9

I have defined the color red using tput

red=$(tput setaf 1)

to colorize warnings in my program. This works fine:

printf '%sfail\n' "$red"
# prints 'fail' in red

But on one occasion I would like to print out the escape sequence as-is, something like:

\E[31mfail

How would I do this? I know printf has a %q flag but it escape others stuff I don't want to.

  • Is it just the ESC (0x1b) character you want to convert to \E, or other control characters? – Stéphane Chazelas Jul 2 '15 at 11:22
10

Sounds like you want the opposite of printing them literally, you want those escape characters converted to a printable descriptive form like \E or \033, ^[...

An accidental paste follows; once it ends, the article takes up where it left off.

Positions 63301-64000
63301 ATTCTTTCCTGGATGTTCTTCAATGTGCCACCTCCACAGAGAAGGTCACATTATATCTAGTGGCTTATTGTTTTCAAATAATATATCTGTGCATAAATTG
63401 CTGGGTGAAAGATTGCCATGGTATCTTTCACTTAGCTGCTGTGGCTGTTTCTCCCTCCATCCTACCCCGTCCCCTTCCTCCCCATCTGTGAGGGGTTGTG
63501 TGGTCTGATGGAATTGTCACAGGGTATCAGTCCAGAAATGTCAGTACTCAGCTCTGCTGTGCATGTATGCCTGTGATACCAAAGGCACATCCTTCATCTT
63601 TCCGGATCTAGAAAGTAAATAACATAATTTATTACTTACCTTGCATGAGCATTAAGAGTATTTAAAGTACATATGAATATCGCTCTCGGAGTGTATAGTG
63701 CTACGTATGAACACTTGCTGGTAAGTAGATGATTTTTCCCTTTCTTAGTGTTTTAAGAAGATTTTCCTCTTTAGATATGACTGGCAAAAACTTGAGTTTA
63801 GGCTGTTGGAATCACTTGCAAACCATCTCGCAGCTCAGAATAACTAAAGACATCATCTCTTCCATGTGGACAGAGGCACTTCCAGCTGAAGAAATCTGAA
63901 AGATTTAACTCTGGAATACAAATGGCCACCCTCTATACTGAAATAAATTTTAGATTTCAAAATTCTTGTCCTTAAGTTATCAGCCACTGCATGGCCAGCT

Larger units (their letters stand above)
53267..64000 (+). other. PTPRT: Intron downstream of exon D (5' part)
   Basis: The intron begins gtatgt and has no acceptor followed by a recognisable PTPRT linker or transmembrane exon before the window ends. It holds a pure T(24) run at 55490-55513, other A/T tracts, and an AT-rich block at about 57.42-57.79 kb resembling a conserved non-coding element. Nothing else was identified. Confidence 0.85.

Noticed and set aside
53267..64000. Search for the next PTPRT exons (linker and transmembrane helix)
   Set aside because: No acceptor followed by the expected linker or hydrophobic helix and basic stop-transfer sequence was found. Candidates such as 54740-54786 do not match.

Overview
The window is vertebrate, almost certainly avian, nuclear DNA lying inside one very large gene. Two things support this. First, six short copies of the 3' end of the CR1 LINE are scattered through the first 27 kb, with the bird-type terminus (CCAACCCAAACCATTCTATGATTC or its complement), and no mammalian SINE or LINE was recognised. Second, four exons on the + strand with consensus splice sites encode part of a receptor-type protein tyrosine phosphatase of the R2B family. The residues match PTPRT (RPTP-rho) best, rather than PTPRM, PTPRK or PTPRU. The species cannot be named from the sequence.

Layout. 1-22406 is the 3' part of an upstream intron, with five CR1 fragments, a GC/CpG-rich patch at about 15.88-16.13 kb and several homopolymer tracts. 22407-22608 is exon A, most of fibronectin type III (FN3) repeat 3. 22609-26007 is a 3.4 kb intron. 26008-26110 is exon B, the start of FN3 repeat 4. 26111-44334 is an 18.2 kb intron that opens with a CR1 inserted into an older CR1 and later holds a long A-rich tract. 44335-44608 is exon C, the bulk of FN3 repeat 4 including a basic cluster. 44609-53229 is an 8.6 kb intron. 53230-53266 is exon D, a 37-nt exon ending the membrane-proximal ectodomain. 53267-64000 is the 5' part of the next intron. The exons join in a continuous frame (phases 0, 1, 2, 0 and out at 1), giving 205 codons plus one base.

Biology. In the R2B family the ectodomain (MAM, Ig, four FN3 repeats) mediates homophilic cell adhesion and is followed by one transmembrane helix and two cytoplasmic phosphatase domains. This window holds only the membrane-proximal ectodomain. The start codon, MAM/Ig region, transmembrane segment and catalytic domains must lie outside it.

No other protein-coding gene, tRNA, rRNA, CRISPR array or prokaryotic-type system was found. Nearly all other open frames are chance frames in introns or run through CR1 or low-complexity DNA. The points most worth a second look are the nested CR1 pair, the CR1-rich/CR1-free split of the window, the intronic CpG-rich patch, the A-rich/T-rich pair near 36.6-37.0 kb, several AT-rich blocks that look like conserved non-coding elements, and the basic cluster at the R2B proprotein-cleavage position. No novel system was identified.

If it's just the ESC (0x1b) character you want to convert to \E, then with ksh93, zsh or bash (typically, the same ones that also support that non-standard %q), you can do:

printf '%s\n' "${red//$'\e'/\\E}"

Or pipe to sed $'s/\e/\\\\E/g'

For a more generic approach at converting non-graphical characters, you can use:

$ printf %s "$red" | od -A n -vt c # POSIX
 033   [   3   1   m
$ printf %s "$red" | sed -n l # POSIX
\033[31m$
$ printf '%s\n' "${(qqqq)red}" # zsh
$'\033[31m'
$ printf '%s\n' "$red" | cat -vt # some cat implementations
^[[31m
$ printf %s "$red" | uconv -x ':: [:Cc:]; ::Hex;' # ICU tools
\u001B[31m
$ printf %s "$red" | uconv -x ':: [:Cc:]; ::Name;' # ICU tools
\N{<control-001B>}[31m
5

Use od, hexdump, xxd, or similar to print binary data in human-readable form. For example:

$ tput setaf 1 | od -c
0000000 033   [   3   1   m
0000005
1

You can use printf directly, eg

printf "\033[31mfail"

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